THE Prime Minister’s top adviser has said he has ‘no regrets’ over reportedly breaking lockdown rules in April.

Reports revealed Dominic Cummings drove to Durham from London at the height of the coronavirus pandemic.

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As part of the team that drew up lockdown rules, Mr Cummings has faced calls to resign given his decision to make the almost-300-mile trip.

Bracknell MP James Sunderland told the News he was ‘sympathetic’ to constituents in lockdown who might be angry at the situation, whereas Wokingham MP Sir John Redwood backed the PM’s adviser.

The News asked some Conservative councillors from across Bracknell Forest for their thoughts on the situation, whether they thought Mr Cummings should be sacked, and if they had concerns his actions would lead a to a spike in people breaking lockdown rules.

Here’s what they had to say.

Pauline McKenzie, College Town

“I understand people being angry about it when they’ve followed the rules but I just think that if my daughter, who works for border force, rang me and told me she was ill and my three grand-children couldn’t be looked after I think I’d go and get them.

“It’s difficult isn’t it because I think you have to judge the situation yourself and what you can best do for your family.

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“Nobody has emailed me with their point of views. I’ve just been speaking to my friends basically and they feel the same. Because we’re all grandparents if our children turned around and said they were desperate because they’re ill we probably would have broken the rules as well.

“If you’re a leader you’ve got to be loyal and supportive of your staff and I feel that if you believed what he was saying and you think it’s reasonable, and obviously he did break the rules, but if it was a good enough reason then I think that decision about keeping him to do the good job he’s been doing you would stand up for him and be counted.

“I think that ‘s the kind of loyalty as a manager you’re supposed to show to your staff.

“The way we have got through this crisis is the majority of us have abided by the rules and therefore we’re in a much better situation. I think people should be told off or brought to account for what they do and what they break.

“We have a police system that can fine people for doing that and I think that’s all the legislation we’ve got at the moment to impose penalties so I guess we use that.”

Robert McLean, Warfield Harvest Ride.

Yesterday, Cllr McLean tweeted this: “Some parents have been placed in the truly appalling position of not being able to be with a sick child; some children could not be with a dying parent. They have adhered to Government guidelines. These guidelines must apply to everyone.”

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Speaking to the News, he added: “My view is people in public office have to adhere to a higher standard of behaviour than they can expect from general members of the public.

“People generally understand the reasons why he did it and are sympathetic to the fact he had a sick child whereas others feel that they’re not persuaded by what he said yesterday.

“I suspect he had other options open to him that he didn’t pursue. The advice I would give any local would be if you’ve got a problem, would be talk to your local authority Bracknell Forest Council.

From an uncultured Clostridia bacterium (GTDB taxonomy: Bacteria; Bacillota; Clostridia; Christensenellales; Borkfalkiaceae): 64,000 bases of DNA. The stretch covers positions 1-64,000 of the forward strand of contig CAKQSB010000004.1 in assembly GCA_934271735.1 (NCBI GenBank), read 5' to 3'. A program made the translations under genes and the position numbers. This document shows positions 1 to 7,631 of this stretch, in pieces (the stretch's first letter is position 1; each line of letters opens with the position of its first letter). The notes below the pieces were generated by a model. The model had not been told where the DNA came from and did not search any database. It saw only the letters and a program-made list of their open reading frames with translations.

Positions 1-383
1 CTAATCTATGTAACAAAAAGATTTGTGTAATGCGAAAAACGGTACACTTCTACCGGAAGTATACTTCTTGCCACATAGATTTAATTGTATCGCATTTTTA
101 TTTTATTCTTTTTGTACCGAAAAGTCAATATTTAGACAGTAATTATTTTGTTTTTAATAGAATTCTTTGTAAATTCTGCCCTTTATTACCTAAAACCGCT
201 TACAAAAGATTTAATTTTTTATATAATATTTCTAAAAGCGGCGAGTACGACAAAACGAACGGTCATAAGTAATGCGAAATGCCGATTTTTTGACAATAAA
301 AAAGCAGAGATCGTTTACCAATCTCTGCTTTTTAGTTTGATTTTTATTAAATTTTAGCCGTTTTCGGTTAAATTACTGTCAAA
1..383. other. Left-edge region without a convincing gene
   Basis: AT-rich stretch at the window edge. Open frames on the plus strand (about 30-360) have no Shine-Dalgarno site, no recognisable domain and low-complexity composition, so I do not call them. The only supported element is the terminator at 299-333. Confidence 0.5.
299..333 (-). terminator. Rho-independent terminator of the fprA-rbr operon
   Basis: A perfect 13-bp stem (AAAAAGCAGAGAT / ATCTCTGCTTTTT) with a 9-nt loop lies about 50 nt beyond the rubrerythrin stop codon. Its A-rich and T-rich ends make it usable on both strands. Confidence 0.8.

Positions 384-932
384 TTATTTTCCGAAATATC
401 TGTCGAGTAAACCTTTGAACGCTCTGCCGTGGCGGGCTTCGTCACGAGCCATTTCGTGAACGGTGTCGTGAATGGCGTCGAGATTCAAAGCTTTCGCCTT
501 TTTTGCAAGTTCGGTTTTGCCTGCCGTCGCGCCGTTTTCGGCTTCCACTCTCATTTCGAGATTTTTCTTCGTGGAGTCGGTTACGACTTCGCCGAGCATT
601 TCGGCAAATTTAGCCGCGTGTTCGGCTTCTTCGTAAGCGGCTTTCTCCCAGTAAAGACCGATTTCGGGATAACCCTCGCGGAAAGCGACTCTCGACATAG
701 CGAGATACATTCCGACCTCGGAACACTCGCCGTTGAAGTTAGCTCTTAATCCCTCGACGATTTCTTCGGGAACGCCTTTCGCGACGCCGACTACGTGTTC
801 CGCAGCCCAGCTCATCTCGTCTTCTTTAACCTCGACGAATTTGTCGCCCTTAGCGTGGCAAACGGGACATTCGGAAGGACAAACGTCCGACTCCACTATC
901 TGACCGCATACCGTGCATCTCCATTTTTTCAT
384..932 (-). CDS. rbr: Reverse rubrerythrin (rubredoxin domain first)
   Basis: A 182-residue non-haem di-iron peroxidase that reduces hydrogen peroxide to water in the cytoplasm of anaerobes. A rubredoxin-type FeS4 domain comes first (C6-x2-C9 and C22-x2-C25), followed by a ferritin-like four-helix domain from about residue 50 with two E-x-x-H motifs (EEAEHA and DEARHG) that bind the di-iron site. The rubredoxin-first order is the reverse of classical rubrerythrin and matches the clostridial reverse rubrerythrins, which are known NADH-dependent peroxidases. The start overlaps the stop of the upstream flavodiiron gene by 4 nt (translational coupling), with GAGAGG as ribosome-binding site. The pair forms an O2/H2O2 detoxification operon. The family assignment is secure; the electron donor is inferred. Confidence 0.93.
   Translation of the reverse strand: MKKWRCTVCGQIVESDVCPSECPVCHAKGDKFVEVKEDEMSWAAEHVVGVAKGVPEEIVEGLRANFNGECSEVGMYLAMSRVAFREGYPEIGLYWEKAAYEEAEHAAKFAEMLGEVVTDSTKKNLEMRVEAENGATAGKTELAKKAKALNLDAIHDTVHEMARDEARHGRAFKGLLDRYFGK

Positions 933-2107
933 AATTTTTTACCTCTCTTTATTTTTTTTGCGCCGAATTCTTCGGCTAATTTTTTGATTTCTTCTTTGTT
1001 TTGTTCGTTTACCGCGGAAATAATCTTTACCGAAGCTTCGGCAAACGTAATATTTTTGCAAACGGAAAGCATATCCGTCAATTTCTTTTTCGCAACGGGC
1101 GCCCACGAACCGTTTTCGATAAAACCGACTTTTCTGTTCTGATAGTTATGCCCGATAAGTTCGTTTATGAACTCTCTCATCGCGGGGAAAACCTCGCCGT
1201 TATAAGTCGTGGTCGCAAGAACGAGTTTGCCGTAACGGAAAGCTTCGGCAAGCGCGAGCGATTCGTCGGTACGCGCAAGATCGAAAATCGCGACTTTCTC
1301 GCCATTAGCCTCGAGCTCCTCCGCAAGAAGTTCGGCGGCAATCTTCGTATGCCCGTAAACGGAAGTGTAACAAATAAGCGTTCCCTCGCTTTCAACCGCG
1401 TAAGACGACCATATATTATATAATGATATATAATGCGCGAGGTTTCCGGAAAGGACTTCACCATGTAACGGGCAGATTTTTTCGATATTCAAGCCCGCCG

“The message that seems to be coming from a lot of MPs is don’t do as I do, do as I say.

“Clearly he had a particular set of personal circumstances and he thought he’d done the right thing and he admitted not all reasonable people would agree with him.

“I happen not to agree. I think he had other options he could have pursued. The first thing I would say to anybody in Warfield is if you’ve got a problem, talk to Bracknell Forest.”

John Harrison, Binfield with Warfield

“I wouldn’t like to put myself in the position of a man with a four-year-old autistic child who can’t be left with strangers because it distresses him.

“I can sympathise with what he was going through and the fact he was being hounded by the press pack.

“I’ve seen what people have said on social media and there’s not been a lot of comment from Binfield.

“I think it’s a matter for the Prime Minister. It’s very sad when an adviser becomes the story and it might be the prime minister has to say regardless of the justice of the situation and the fact he didn’t actually technically break the lockdown he’ll have to go anyway as a sacrifice to the baying press pack.

“I think it would be very ill-advised to do [break lockdown]. I think people should continue to follow the guidance.”

Peter Heydon, Old Bracknell

“The government’s position and what they’re saying about Dominic Cummings, I can’t comment.

“What I would say, and what is really difficult, is to understand exactly where the truth is and the media’s got some responsibility here.

“There are so many conflicting stories and then you see the video footage of the media besieging him at home, and they’re ignoring social distancing.

“It’s very difficult for the man in the street to make a proper decision because you really don’t know what the truth is.

“The police have implied one thing and somebody says another thing. This is where I’m at a loss because what is the truth? Sometimes the media is to blame for their behaviour.

“I do think the press has got a lot to answer for and perhaps the government has, but we don’t seem to get a true, fair picture of what’s going on.

“My priority is to do my bit for Bracknell Forest Council and particularly looking after vulnerable people.

“It [people breaking lockdown] has already happened. It’s been happening all the way along and it just seems to have got out of hand.

“When you see how the press are going after him, they’re also breaking the rules.

“There are no innocents in this and I think that’s probably a symptom of a pandemic.”